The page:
When the youngsters of Nyange Secondary School in the former Kibuye Prefecture (now Western Province) were attacked in one of the bloodiest assaults by remnants of the ex-FAR and Interahamwe militia who had sneaked into the country from Congo in the night of March 18, 1997, the students were ordered to group themselves according to whether they were Hutu or Tutsi. Yet the brave youth refused, insisting that they are all Rwandans.
Their refusal to betray each other cost six of them their life, while many others had injuries that would scar them for life. The deceased were Sylvestre Bizimana, Chantal Mujawamahoro, Beatrice Mukambaraga, Seraphine Mukarutwaza, Helene Benimana, and Valens Ndemeye. They are among the heroes honored on the Heroes Day (Imena category).
Among the students, some had parents in prison for crimes committed during the genocide and others were orphans due to the loss of parents and family members. Nevertheless, they were working towards forgiveness and followed what their teacher had taught them regardless of fear of death. Each student strived for a better future, and their dreams and ambitions were taken that fateful night.
Aloys Murigande, a survivor and former teacher at the school, vividly remembers the incident. "It was shortly after dinner when the infiltrators came. They first killed the night guard who was at the entrance of the school and they entered the school without anyone noticing," Murigande said. The attackers came through Mukura Forest from the Democratic Republic of the Congo (DRC) with intentions of attacking the Nyange School.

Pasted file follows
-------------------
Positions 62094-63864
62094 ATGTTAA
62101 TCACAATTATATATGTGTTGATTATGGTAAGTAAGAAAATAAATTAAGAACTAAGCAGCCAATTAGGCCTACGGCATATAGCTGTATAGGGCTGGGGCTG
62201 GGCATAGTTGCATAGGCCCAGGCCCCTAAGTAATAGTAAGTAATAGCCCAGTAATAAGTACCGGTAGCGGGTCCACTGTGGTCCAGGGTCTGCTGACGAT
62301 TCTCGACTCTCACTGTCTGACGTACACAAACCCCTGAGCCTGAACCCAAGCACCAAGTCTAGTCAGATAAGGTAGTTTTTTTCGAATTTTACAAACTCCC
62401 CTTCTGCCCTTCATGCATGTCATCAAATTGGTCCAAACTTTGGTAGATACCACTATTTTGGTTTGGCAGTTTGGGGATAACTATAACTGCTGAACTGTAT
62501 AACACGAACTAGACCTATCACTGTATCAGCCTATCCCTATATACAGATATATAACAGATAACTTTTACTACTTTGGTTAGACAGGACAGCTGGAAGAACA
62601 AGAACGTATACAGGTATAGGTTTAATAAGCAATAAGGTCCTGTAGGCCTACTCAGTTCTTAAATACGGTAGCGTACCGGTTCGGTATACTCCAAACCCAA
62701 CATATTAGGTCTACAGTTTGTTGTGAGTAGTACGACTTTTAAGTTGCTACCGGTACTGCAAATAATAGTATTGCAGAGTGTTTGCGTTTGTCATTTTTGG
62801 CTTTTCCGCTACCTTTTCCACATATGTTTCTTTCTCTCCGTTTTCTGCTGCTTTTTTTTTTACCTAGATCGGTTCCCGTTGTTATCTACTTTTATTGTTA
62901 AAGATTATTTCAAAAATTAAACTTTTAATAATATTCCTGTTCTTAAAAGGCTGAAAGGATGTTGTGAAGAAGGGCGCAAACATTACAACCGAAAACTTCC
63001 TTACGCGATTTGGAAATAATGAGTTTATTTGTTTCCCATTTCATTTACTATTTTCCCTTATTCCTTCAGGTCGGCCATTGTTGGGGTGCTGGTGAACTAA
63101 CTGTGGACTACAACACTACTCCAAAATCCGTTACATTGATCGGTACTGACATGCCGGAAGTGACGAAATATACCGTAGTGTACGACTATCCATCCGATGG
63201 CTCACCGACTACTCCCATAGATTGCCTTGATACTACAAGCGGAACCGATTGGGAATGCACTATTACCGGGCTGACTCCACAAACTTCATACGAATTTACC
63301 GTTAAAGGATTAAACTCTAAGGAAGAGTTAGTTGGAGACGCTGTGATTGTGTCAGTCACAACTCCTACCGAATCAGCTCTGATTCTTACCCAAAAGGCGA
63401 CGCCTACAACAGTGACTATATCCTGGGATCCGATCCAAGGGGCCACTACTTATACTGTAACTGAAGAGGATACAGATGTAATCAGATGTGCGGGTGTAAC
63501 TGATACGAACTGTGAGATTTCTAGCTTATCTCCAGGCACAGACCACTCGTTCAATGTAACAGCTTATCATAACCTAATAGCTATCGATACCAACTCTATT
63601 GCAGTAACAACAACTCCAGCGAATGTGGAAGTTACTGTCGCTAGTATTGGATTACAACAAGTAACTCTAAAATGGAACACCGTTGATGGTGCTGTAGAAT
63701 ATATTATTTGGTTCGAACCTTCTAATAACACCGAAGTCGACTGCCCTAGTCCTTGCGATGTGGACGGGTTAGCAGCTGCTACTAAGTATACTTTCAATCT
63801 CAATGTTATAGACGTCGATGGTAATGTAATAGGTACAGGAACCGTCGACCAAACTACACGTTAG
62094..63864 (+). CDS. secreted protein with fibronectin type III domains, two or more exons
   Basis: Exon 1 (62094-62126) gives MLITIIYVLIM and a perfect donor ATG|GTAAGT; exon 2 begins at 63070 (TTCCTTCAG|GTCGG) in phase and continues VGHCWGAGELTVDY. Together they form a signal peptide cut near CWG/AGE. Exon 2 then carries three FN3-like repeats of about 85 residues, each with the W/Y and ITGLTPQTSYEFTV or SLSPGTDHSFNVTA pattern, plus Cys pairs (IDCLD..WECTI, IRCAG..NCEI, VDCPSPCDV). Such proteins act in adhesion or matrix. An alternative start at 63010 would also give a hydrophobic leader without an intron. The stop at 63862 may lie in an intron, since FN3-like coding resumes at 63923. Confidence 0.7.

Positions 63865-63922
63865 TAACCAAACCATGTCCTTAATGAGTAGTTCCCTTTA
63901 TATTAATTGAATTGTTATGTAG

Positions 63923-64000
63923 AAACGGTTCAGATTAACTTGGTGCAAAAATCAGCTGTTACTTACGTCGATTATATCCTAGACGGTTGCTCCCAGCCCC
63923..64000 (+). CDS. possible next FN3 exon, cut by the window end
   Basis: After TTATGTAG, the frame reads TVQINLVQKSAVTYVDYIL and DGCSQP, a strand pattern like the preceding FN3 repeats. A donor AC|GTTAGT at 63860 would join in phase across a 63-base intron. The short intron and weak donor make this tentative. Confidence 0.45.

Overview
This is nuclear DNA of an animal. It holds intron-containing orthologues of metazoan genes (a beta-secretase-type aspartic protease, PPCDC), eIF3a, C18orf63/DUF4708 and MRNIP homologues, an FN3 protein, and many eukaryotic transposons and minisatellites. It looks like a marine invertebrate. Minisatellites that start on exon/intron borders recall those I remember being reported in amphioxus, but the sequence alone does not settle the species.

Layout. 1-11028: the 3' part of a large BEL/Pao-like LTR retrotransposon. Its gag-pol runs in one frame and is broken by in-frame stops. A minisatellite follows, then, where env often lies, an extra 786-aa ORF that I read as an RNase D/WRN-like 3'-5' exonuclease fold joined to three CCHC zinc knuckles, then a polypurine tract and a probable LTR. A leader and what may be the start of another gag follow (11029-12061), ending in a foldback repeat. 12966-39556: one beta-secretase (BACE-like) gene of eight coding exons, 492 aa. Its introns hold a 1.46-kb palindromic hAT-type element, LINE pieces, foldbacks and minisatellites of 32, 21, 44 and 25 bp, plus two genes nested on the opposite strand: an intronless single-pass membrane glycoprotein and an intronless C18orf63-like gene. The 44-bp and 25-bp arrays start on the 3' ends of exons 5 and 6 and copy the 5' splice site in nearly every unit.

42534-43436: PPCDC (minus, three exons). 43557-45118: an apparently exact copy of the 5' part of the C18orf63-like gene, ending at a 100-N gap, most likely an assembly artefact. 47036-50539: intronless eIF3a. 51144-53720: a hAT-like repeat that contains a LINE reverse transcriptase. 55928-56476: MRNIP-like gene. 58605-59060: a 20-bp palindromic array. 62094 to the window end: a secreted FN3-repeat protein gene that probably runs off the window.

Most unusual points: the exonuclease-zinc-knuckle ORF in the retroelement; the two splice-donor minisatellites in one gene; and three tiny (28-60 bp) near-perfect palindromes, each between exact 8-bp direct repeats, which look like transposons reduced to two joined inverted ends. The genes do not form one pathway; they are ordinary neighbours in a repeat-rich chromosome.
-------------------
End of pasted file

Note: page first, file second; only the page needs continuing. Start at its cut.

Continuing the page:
When Murigande heard gunshots, he wanted to go and see what was happening but through a window in his house, he noticed that mainly young thugs, some in the ex-FAR uniform, were all over the school. He decided to stay put.
Later that night, after soldiers of the army camped at nearby barracks had intervened, and the rebels had fled, Murigande rushed to classes. "I found some of the students already dead and others bleeding heavily."
By the end of the night, the rebels had killed one night watchman, six students, and injured twenty other students. The survivors will be haunted by the memories forever.
Each student strived for a better future, and their dreams and ambitions were taken that fateful night.
Apollo Niyoyita was among the students refusing to separate. "I was in the room where my classmates died due to injuries sustained from the bullets and I still clearly remember the proceedings as if it was just yesterday. Though I have myself some injuries in due to grenade shrapnel in my right leg, I cannot explain how I survived the incident," Niyoyita told this paper.
"That evening, some of us were reading their books, others talking with friends. Suddenly the rebels entered and we ran to the back of our class. One of them then asked us to separate into two groups, Tutsis and Hutus," Niyoyita recalled.
"Before anyone else could answer, Chantal Mujawamahoro told boldly the gun-wielding attackers 'Twese turi abanyarwanda' (we are all Rwandans); she was immediately shot dead. Then all of us started to shout that we are Rwandans, and they started to shoot at everyone," testified Niyoyita.
"It was after the soldiers had saved us, that I noticed the injuries on my right leg and arm. I saw that Seraphine Mukarutwaza and Helene Benimana were already dead and Slyvestre Bizimana was still breathing faintly. Another fellow had her leg severely injured so that it had to be amputated," he recounted.
While for survivors such as Apollo Niyoyita the memories of that evening will always be terrible, it is fitting that the nation has decided to remember the bravery of those students. They are true heroes indeed.